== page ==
It doesn’t matter whether you have been 55 days or 55 months on the job. It doesn’t do to say the PNP is an inherited institution, specifically one inherited from a corrupt regime and thereby riddled with incompetence and stupidity. You become President, that institution for all its worth or lack of it is your institution. You can revamp it, you can fire as many people as you want from it, you can even abolish it. But so long as it is there, it is your responsibility. By all means call for the most thorough, the most scrupulous, the most conscientious investigation of the incident. By all means warn darkly of heads that are going to roll. But accept responsibility too for what has happened. Accept blame too for what has happened. You cannot distance yourself from what has happened.

Nor does it do to blame the opposition for all the flak you have been getting. Of course Arroyo and cohorts will harp on it, of course Arroyo and cohorts will ride a high horse on it, of course Arroyo and cohorts will try to make it out as though they could have done better. They were shameless before, they will be shameless now. At the very least it should have been a chance for P-Noy to show he was made of different stuff than the spurious leader he replaced, the one who liked to take credit for everything good that happened to the country, including Pacquaio’s victories, and blame the world and everyone in it for everything bad that did, including her own defeats.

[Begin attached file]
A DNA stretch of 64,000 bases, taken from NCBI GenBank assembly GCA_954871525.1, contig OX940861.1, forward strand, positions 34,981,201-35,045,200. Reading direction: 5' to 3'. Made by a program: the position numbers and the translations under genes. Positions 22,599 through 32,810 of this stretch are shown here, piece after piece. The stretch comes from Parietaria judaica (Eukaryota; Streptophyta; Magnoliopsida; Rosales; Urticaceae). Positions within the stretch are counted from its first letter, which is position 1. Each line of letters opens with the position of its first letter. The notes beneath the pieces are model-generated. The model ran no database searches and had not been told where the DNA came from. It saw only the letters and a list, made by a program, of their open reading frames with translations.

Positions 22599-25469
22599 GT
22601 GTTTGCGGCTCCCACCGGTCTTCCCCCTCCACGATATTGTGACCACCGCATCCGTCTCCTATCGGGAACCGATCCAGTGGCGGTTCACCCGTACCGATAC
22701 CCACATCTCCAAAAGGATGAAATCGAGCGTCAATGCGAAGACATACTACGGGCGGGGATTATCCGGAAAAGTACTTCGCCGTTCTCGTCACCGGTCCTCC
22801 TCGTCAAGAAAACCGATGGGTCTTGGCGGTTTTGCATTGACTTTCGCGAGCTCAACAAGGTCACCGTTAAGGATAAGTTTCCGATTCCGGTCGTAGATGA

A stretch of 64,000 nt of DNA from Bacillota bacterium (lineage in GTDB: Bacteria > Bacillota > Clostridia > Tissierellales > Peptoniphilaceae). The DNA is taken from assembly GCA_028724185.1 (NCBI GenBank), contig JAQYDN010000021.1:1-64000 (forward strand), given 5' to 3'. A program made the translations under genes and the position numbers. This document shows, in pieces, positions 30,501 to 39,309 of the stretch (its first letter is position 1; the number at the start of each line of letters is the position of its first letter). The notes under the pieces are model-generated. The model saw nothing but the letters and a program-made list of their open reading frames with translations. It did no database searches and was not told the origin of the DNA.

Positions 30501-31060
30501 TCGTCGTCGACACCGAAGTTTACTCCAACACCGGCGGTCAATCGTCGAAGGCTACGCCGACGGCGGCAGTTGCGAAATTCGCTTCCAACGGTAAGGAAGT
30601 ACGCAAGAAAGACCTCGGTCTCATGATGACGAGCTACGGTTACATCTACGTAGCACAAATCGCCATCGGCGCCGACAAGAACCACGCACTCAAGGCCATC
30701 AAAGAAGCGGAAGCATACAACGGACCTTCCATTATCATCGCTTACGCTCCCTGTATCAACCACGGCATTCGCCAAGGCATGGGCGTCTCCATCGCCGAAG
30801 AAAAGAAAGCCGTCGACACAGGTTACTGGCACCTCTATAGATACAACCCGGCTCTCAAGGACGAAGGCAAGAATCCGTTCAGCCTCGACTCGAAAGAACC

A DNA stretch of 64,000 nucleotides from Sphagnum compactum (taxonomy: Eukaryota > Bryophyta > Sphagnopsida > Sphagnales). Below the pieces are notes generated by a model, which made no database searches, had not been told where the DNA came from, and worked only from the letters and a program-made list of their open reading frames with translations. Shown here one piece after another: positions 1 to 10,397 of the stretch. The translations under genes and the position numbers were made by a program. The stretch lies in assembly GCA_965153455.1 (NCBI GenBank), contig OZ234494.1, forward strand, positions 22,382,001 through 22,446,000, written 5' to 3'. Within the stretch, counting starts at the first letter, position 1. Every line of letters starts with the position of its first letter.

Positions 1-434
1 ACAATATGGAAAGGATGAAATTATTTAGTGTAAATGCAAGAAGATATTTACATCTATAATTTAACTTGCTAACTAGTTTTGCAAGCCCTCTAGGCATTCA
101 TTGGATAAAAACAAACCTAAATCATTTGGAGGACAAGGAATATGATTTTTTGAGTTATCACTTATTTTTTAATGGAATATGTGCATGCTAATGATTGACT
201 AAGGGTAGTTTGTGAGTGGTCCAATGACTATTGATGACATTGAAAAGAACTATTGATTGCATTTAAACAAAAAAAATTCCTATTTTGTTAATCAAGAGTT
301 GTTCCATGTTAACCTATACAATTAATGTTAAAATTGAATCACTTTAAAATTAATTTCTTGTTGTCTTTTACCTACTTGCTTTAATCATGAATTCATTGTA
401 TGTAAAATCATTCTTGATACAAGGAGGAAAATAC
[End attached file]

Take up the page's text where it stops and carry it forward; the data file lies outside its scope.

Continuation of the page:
It still is a chance for P-Noy to show he is made of sterner stuff. That he can roll with the punches, that he can take the bad with the good, that he can be a real president in every way that his predecessor was not.

At the very most that is so because the flak isn’t just coming from the opposition, it is coming from the very bowels of the earth. The anguish is universal, the shame is universal, the anger is universal. A great deal of it, and rightly so, is directed at the President. You get the glory, you get the coffin. That is part of the deal.

P-Noy can choose to insulate himself from it and believe it is coming only from his enemies, from his detractors, from the people who wish him ill; he can choose to listen only to a small circle of fawners who, like Arroyo, have mastered the art of taking credit for everything that has gone right and blaming others for everything that has gone wrong. Or he can take the brunt of the criticism, however it cuts to the quick, and tell the world in general and the kin of the victims in particular: “You need to take your anger and your grief out on someone, take it out on me. But please do not take it out on the Filipinos who are living in your midst, who are as appalled by what happened as I am, who are trying to make things better in their country as I am, who are as anxious to never make this happen again as I am.”

The Chinese word for crisis is opportunity.

What doesn’t kill you will make you stronger.

Find actual article here.